When I was in Vegas, I had to get an IN-N-Out burger on the way to the airport. It’s not an option on the East Coast (where I live now), and it transports me back to my college days on the West Coast. I knew I’d have to make some modifications because I wasn’t ready to blow my entire calorie allotment for the day on this one meal. So I went in with a game plan. I hydrated first, got my double double protein-style (i.e., wrapped in lettuce), no sauce (I’m just personally not that into the sauce) and shared my fries with the cab driver. And, to be entirely honest, I actually felt just as satisfied and less heavy than I usually do after eating that burger (with the bun and a full order of fries … and sometimes a shake). And, best of all: There was none of the guilt. Now if you want the milkshake, fries and the bun, which I totally understand, just recognize how much you are actually eating in this one meal and be prepared to compensate for it at other meals. Disclaimer: I’m not advocating IN-N-Out as a “health food” here, it’s a definite splurge — and we need to recognize that it’s OK to have these occasional splurges.


I try to squeeze in fruit and veggies at every opportunity! Whenever I’m at a nice hotel, I basically look like a fruit smuggler walking out of the fitness center every morning — with a couple bananas, apples and oranges in hand. You can sometimes grab an apple or banana from that random bowl at the front desk of the hotel, too. Or add green peppers and/or tomatoes to your morning eggs or swap roasted carrots instead of potato wedges at dinner.

Get a fruit plate to start or end your meal. And, even if it’s not on the menu, a lot of restaurants can throw together a side of steamed or grilled veggies — broccoli or spinach should be attainable — just ask.


You’ve heard this before, but ask for your dressing and sauce on the side. There are a lot of hidden calories, sodium and fat in those deliciously drizzled condiments — when it’s on the side, you can control how much you are consuming.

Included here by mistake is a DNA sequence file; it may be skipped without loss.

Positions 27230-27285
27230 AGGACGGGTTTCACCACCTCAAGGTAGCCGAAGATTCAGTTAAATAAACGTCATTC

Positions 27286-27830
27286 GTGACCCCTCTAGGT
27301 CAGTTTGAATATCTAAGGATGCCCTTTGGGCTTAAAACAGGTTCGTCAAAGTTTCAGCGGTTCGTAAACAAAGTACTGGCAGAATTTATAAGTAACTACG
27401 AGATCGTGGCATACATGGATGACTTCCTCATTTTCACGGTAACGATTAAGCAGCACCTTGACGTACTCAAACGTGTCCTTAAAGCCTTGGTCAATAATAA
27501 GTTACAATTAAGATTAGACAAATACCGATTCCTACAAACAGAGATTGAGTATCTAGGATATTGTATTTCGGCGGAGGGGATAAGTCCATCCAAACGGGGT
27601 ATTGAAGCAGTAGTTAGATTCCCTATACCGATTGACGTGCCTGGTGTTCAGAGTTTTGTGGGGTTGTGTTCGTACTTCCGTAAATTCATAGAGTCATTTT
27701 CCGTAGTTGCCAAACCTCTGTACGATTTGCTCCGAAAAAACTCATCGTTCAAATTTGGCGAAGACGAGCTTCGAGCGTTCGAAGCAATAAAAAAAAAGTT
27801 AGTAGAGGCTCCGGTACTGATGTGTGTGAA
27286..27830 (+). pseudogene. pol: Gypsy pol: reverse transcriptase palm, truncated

Fill your glass with water — I know, I know, everybody says that — but that’s because staying hydrated has major benefits! It’s especially important to stay hydrated when traveling, but it’s also a great way to cut back on empty calories and sugar when you don’t have control over your food options. The hotel gym is also my number 1 stop for H20. I either refill my bottle at the water fountain or grab the free bottles of water, if they have them.

After being home for just a couple weeks, I’ve taken control and I’m back in the game. I’m also almost back to my pretrip belt loop. It’s a work in progress, but my routine of homemade breakfasts and prepacked fresh snacks throughout the day helps me stay on point.

Do you have your own tips to make eating out work for you? I’d love to hear your tips for the UA Connected Fitness community! I’ll check out the comments for your advice!

Better Than Ever

We all strive for wellness and to live better! Every month, this column will bring you advice on how to feel and perform Better Than Ever. Check out tips to improve various aspects of your health: everything from fitness, nutrition, sleep and recovery. Have a topic you want to hear about? Feel free to reach out here (I’ll be checking the comments!) or on Twitter or Instagram. I look forward to hearing from you!


About the Author

Kirby Bumpus, MPH
Kirby Bumpus, MPH

Kirby leads health and wellness communications at Under Armour Connected Fitness. She earned her BA in Human Biology and Psychology at Stanford University and MPH in Sociomedical Sciences from Columbia University’s Mailman School of Public Health. She loves hiking (hello, National Parks!), a good meal and a great workout! Have a topic you want to hear about? Reach out in the comments or on Twitter or Instagram and Kirby will tackle in the next Better Than Ever column.